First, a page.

Thursday, November 19, 2009

Review: Rage and revenge flow through 'NOLA'

NOLA #1 is the definition of visceral.

Unrelenting in tone and unapologetic in characterization, it's a story centered on someone you wouldn't necessarily want to know, but still find yourself morbidly drawn toward. Nola was a fairly typical kind of person once; apparently successful, well-liked in the community, good to her mother and the people around her. If she's got a flaw it's her weakness for the married man who flaunts the fact that she'll never be anything more than the gal he bangs in the back room of a bar.

Set against the backdrop of the property damage and human wreckage left behind by Hurricane Katrina — no more than days past, judging by the waters still swallowing up homes and highways in the background — we can see disaster has hit Nola in more ways than just the obvious. Something Happened to Nola, and whatever it was has led her to hide her face behind a scarf, to launch an assault into her sunken city, to coldly and ruthlessly kill in search of revenge.

Clues are dropped in NOLA #1 that hint at what might have taken her from a life as a sophisticated, charming woman to someone barely recognizable anymore, a stormy reflection of a city suddenly deeply and poisonously scarred. It's these clues that give NOLA it's hook. Almost everything here is a catalyst, serving as clues to what drives Nola to pursue revenge in such an apparently single-minded way, no matter what or who gets in the way.

Vigilante violence is old hat, but an origin story is almost always intriguing, and NOLA has kicked its off with the sting of an unexpected slap. Normally I'm against decompression in comics; too much of it keeps a story plodding along when it should at least be jogging. But in this case, I hope series creator Chris Gorak and script-writer Pierluigi Cothran continue to take their time letting readers in on the big picture — a little mystery gives this story its tension, and there's plenty of other action to keep things moving.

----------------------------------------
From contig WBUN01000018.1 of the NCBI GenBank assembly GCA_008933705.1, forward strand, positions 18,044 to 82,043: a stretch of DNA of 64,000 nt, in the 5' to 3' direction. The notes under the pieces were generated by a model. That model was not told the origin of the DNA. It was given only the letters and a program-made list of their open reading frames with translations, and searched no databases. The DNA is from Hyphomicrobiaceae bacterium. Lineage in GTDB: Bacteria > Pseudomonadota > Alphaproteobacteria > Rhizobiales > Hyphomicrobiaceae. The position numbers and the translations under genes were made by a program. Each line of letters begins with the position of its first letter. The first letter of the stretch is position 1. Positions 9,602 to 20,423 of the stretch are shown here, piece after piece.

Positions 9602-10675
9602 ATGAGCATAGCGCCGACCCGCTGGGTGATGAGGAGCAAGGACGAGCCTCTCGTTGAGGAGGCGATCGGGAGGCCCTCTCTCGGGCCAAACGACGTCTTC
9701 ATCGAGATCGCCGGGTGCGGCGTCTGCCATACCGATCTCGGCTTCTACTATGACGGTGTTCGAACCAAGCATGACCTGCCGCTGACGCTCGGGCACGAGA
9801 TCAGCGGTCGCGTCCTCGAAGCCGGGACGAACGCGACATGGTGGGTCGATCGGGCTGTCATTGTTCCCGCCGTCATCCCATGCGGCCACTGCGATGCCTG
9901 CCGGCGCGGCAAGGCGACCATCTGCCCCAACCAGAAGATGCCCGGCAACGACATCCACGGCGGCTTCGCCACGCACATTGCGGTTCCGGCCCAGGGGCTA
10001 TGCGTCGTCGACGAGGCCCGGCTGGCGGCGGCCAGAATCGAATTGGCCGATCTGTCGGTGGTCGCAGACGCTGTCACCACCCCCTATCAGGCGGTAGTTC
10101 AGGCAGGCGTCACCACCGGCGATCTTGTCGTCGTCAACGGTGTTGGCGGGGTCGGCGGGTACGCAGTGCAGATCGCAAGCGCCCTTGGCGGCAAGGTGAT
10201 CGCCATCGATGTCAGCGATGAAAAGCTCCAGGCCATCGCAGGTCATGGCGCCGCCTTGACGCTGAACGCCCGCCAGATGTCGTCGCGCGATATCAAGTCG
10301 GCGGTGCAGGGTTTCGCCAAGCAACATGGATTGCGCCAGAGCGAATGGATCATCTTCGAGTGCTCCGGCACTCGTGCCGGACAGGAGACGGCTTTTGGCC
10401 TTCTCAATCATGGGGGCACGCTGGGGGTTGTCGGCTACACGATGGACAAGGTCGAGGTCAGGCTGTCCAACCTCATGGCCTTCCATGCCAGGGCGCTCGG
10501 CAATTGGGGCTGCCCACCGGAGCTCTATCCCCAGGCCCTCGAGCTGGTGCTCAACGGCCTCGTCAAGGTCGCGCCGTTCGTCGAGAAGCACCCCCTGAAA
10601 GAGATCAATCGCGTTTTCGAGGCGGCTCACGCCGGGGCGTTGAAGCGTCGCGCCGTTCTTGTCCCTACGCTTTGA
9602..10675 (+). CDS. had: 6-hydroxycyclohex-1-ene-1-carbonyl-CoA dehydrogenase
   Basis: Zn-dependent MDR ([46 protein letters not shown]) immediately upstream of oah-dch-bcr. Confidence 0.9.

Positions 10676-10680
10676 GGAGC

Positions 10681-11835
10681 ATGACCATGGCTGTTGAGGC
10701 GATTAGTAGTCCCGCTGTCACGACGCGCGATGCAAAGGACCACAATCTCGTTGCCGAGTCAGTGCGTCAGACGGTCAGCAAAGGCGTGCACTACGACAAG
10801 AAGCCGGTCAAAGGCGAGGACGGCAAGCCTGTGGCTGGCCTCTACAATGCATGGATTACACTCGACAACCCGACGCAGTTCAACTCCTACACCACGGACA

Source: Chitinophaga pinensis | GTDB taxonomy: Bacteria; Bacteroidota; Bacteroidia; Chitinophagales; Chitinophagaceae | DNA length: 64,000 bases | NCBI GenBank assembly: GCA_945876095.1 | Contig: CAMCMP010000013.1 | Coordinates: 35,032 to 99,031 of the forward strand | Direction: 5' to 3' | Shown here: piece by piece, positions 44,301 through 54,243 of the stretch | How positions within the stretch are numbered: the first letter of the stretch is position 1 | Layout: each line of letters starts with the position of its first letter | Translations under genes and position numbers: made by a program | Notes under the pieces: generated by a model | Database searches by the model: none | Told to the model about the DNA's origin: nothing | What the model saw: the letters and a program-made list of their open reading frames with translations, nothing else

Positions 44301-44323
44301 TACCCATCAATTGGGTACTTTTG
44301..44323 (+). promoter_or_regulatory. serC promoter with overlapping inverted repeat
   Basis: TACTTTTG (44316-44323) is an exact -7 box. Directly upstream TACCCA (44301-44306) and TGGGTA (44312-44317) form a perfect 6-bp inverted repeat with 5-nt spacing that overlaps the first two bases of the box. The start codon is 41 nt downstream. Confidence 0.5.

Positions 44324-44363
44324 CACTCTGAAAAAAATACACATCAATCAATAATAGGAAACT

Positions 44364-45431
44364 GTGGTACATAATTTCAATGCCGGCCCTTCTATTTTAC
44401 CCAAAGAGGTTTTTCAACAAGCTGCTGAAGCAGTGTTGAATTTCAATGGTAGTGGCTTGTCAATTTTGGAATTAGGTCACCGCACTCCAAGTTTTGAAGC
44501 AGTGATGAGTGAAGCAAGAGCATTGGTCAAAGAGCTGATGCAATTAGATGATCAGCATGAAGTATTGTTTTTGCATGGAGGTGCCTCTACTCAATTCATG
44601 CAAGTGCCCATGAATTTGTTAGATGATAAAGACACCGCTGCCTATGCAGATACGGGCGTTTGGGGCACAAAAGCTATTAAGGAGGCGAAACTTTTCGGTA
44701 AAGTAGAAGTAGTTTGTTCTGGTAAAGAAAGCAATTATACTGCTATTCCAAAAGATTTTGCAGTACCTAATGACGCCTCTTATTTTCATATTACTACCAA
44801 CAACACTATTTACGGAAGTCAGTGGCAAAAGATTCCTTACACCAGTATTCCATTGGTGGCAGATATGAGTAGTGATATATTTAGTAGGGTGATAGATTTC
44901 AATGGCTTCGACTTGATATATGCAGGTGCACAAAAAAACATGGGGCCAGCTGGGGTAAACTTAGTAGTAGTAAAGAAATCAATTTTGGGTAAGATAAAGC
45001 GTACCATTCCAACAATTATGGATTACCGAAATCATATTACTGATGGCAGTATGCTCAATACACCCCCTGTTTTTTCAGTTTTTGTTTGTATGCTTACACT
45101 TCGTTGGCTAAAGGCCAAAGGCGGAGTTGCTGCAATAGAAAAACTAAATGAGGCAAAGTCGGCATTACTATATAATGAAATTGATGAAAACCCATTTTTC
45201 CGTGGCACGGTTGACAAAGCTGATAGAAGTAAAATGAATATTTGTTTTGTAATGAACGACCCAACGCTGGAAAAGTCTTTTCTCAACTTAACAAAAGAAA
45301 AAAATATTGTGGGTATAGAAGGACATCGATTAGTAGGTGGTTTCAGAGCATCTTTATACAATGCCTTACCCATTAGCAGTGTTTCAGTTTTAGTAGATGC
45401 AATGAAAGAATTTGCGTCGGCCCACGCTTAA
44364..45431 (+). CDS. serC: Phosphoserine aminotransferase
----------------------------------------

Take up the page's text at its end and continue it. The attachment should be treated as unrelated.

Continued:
I also appreciated the way characters speak with that particular, Southern-Gulf Coast drawl in a was that feels natural rather than forced. It's these details — the accents, the wrought iron chairs and fences, the all-too recognizable view of roofs poking out of the floodwaters like the bows of sunken boats — that help put NOLA in a particular time and place. I'd be surprised if New Orleans and Hurricane Katrina don't become characters in their own right in later issues.

Gorak lived in New Orleans for more than five years, and his connection to the city shows. I hope that authenticity carries throughout the story; I'm optimistic that we'll see the people of New Orleans and the victims of Katrina treated as characters, not caricatures, without minimizing what they went through for the sake of story.

My only minor complaint, really more of a pet peeve, is the art by Damian Couceiro. Let me be really clear here: There's nothing wrong with the art itself. Personally I'd like it if was a little cleaner, with stronger lines, but that might be more a matter of the way it's been inked and colored than anything else. Mostly it just looks a lot like the art that turns up in many other BOOM! books. That look has been less true prevalent recently, but as I reader I've seen similar artwork from the publisher enough times that, in my mind, it's the house-style. I'm ready for something with a different look.

Still, that could just be me, and the art is solid and detail-minded in a way that sets the stage — and the mood — for the story being told. The character of Nola herself is fascinating; she seems to be a real car-wreck of a person, with an internal, emotional ugliness you can't help but stare at as you try to put the pieces back into a shape you can understand. I'm looking forward to seeing where Nola's brutal story goes from here.

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